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Spinal Secret #1: The Areas of the Spine that we Move the Most, Breakdown the Most Quickly


Yes, you read that correctly. If you have ever thought, “my back is sore, what stretch can I do?”, this writing is for you!

Movement, especially excessive movement (which I will call hypermobility) and also a lack of stabilizing forces during movement (the misfortunate combo of weak muscles and over stretched ligaments) allow joints of the spine to break down the most quickly.

There has been research in the field of osteoarthritis etiology that suggests where we have the most sliding between joint surfaces (poor muscular control in stabilizing joints) that we have the quickest breakdown of cartilage. This completely makes sense to me.


Without the use of the muscle (which is meant to stabilize), the cartilage becomes overly exposed to sliding (shearing) forces. There is almost nothing more damaging for our poor cartilage, which does not have regenerative properties. Recall, that your intervertebral discs are a specialized form of cartilage, and susceptible to these forces.


When you look at research on the spinal segments that people have the most issue with they are: L4-5 and C5-6. Because these segments tend to be the places, for a lot of different reasons including (very importantly) our inability to control movement across these areas.


Our spines are incredible, they have evolved to perfectly suit their function, and they are also (like all physical things) ultimately limited in their capacity. No physical object has unlimited capacity. To not recognize and accept this in our physical selves, is not accepting the reality of our experience.

If we have a finite (and it may be A LOT) of bends of our back, but not unlimited bends, shouldn’t we be selective about how and when we are choosing to bend our spines? Shouldn’t we do that when we are doing something that we love? And not say, loading a truck while at work, or while we are working on strength building.


I personally, choose to move my spine when I am doing what I love- surfing, hiking and biking. I am not going to bend my spine excessively, under loads, while I am strength training. During strength training, I am all about protecting my spine (and the spines of the Practical Strength participants).


What can you do to make sure you are not excessively moving joints of the spine?


1) Understand and accept if you have a pre-existing condition that may predispose you to over moving an area.


Some folks are born with conditions of the musculoskeletal system which may predispose them to hypermobility. Ehlers-Danlos syndrome, spondylolisthesis are conditions people can be born with that makes people prone to being hypermobile.


Some conditions of hypermobility. Long term over stretching (in practices such as yoga and ballet) can induce hypermobility (and instability), long term muscle weakness during activity (not being strong enough for your sport of choice- which we are attempting to address in Practical Strength) and some systemic conditions (such as RA) all make you more likely to have excessive movement across spinal segments.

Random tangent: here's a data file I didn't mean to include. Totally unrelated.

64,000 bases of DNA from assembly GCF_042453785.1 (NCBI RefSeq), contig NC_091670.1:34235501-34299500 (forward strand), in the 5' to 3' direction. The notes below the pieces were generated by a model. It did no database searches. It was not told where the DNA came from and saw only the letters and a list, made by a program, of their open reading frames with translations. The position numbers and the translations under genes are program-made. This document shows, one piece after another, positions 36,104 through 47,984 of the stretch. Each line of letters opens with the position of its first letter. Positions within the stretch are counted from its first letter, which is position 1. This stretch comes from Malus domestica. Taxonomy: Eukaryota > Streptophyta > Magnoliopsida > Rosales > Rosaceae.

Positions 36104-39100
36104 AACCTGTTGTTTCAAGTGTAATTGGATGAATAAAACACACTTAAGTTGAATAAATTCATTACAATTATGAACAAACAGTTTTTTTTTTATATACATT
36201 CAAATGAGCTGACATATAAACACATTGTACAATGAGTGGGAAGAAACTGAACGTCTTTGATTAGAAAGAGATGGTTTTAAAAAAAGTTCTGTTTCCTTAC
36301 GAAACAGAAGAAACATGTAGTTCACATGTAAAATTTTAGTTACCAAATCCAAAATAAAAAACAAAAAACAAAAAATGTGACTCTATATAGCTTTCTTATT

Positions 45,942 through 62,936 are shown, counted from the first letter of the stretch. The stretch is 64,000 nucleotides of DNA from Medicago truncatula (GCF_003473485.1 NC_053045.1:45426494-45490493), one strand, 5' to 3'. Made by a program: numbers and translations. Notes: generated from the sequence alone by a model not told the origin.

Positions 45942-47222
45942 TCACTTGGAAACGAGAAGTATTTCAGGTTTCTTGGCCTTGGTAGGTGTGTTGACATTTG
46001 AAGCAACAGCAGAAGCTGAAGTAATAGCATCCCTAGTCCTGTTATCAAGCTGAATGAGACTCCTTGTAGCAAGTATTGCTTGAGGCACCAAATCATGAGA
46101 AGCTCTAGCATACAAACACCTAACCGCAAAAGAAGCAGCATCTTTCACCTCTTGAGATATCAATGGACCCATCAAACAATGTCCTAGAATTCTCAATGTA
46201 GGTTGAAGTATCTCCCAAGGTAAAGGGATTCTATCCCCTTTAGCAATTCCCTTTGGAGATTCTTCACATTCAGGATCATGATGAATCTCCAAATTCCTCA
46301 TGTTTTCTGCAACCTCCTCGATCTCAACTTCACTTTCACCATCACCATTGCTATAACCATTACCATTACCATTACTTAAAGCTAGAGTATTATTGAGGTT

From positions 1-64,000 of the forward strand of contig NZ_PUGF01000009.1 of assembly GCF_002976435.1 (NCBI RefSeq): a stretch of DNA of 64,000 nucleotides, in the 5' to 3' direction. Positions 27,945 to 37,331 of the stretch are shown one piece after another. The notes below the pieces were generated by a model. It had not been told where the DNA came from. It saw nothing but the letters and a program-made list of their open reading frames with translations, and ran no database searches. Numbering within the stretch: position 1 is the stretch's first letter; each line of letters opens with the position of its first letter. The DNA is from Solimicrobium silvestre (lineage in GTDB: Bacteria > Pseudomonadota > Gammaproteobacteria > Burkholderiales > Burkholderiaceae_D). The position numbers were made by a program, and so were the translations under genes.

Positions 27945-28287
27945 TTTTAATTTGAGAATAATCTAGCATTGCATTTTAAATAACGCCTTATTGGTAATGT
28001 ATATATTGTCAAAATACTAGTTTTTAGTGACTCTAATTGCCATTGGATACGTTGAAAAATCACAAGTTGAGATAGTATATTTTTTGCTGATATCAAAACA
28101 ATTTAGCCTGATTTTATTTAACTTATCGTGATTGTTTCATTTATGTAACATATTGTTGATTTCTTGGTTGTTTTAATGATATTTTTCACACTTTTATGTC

2) Embrace spinal stiffness


Have you ever thought of stiffness as a positive attribute?

With respect to the spine, it certainly is. When you think about mechanical health of the spine, think about a balance scale. On one side, place spinal flexibility and on the other, spinal stiffness and flexibility is lost.

These two attributes are a trade-off and inversely related to one another. Increase spinal flexibility, and stiffness is lost. Increase spinal stiffness, and flexibility decreases.


It has been known for many years in orthopedics, that spines that are stiffer function better and have more longevity than spines with flexibility.



3) Understand, know, befriend your neutral spine


Very few of the folks with whom I work, and these are skillful movers, truly know when their spines are stable and in a neutral alignment. If folks know it when lying on their backs, they can lose it as soon as we get into a push up or dead lift position.


Learning your spinal position in a multitude of positions and changing relation to gravity takes a long time to master. There are layers of complexity to truly mastering your spinal stability. It is a long and worthwhile challenge.


In our Practical Strength classes, we begin feeling neutral on our backs. We then add movement and progress through challenges making our way back up to our feet, all before loading any of our movements.


4) Mobilize your hips and shoulders


When I think about spinal integrity, I often think of stiffness along our spine, and mobility along the “four corners” (the ball and socket joints of the shoulders and hips). We want to learn to rely on our stable glutes and hips, our strong and functional shoulders (the ball and socket joints) to move as they were intended so that our spine can stay stable.

This is not a one size fits all prescription, but just a good rule of thumb.


To help enhance spinal stiffness and integrity, learn to move from your hips and shoulders. And learn what it feels like to keep the spine “silent” while moving your arms and legs.


That is all for this week.

Next week, let’s check out information in intervertebral disc healing.


Until then, happy (safe) moving!


Trina




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